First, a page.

The voices of Tax Policy Center's researchers and staff
One proposal to help finance health reform would tax fast food, salty snacks, and/or sugary drinks like soda. While critics see government meddling in citizens’ private lives, supporters of a “junk food” tax say such a levy could help finance expanded insurance coverage as well as lower health care costs by inducing people to switch to healthier diets. Taxpayers pay much of the expense of obesity-related disease through Medicare and Medicaid.
Would a junk food tax really reduce obesity? Economic theory says that by raising the relative price of unhealthy foods that contribute to obesity, the tax would motivate people to spend more of their income on foods that are healthy. As consumers abandon costlier junk foods, obesity rates would fall, and so would health care costs. At least that’s the theory.
In practice, a lot would depend on how the tax is designed. For example, a tax on chips could result in people choosing to buy more cookies for their afternoon snack. Similarly, a tax on soda might lead people to drink more beer. For a tax to be effective at reducing obesity, consumers must not respond by switching to other unhealthy foods not covered by the tax.
Lisa M. Powell and Frank J. Chaloupka recently combed the literature to find out what we know about how junk food taxes affect obesity. Their answer: not much. Most studies have concluded that changes in the price of unhealthy foods have relatively small effects on obesity rates, although one found that residents of states that repealed junk food taxes were more likely to experience subsequent obesity gains. Powell and Chaloupka concluded that it would probably require a “nontrivial” change in prices to significantly affect obesity rates. In other words, it would take a heavy tax to keep the weight off.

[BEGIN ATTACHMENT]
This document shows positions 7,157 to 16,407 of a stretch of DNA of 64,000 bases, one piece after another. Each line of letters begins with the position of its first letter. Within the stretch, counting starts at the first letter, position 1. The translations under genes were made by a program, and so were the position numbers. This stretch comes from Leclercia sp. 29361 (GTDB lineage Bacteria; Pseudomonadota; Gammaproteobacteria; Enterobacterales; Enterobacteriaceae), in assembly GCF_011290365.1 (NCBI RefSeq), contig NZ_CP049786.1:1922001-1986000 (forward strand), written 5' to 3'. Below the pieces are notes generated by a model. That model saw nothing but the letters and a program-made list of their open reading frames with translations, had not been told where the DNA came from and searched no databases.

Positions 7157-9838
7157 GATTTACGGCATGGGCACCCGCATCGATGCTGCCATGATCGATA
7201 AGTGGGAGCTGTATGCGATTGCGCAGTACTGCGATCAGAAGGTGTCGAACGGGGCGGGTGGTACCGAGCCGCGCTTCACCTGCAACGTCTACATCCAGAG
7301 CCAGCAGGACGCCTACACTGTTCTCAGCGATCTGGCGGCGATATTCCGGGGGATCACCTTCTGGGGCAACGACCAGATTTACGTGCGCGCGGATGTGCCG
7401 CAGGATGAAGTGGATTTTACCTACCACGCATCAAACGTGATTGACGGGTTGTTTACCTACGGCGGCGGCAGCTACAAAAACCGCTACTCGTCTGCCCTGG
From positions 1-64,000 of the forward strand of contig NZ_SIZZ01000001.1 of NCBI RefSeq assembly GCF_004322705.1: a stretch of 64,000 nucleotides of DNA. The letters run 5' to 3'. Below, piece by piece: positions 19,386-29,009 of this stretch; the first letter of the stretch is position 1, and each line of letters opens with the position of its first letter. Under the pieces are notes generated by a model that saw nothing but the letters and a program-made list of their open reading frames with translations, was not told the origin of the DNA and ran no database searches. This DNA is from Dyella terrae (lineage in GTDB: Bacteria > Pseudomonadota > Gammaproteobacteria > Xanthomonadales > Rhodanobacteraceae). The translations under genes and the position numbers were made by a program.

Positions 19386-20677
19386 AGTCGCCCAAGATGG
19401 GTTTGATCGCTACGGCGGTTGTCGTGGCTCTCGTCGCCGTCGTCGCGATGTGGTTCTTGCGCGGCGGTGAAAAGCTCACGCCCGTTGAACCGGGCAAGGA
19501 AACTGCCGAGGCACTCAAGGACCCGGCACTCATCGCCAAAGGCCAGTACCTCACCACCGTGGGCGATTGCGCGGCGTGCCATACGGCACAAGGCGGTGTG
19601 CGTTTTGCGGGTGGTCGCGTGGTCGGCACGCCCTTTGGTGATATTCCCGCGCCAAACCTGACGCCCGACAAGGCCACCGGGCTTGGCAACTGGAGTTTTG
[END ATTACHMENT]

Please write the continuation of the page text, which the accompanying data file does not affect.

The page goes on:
Like other sin taxes, a tax on junk foods would be regressive. That is, it would disproportionately affect low-income families who consume a greater share of those goods. However, this story may not be so clear-cut. Several studies have found that low-income households are especially sensitive to changes in the price of unhealthy foods, suggesting they will avoid much of the tax (and the financial hit) by reducing junk food purchases.
Moreover, low-income communities are among the most affected by obesity-related diseases such as Type II diabetes and heart disease. If a junk food tax helped change that pattern while also providing revenue to improve access to health insurance, its net effect could be extremely progressive (Len Burman has made a similar point in the context of a VAT).
A final stumbling block lies in defining junk food. Are high-calorie sports drinks junk foods or useful exercise aids? What makes a sugary drink healthy enough to avoid the tax? Do O.J. and apple juice make the cut? The
Posts and Comments are solely the opinion of the author and not that of the Tax Policy Center, Urban Institute, or Brookings Institution.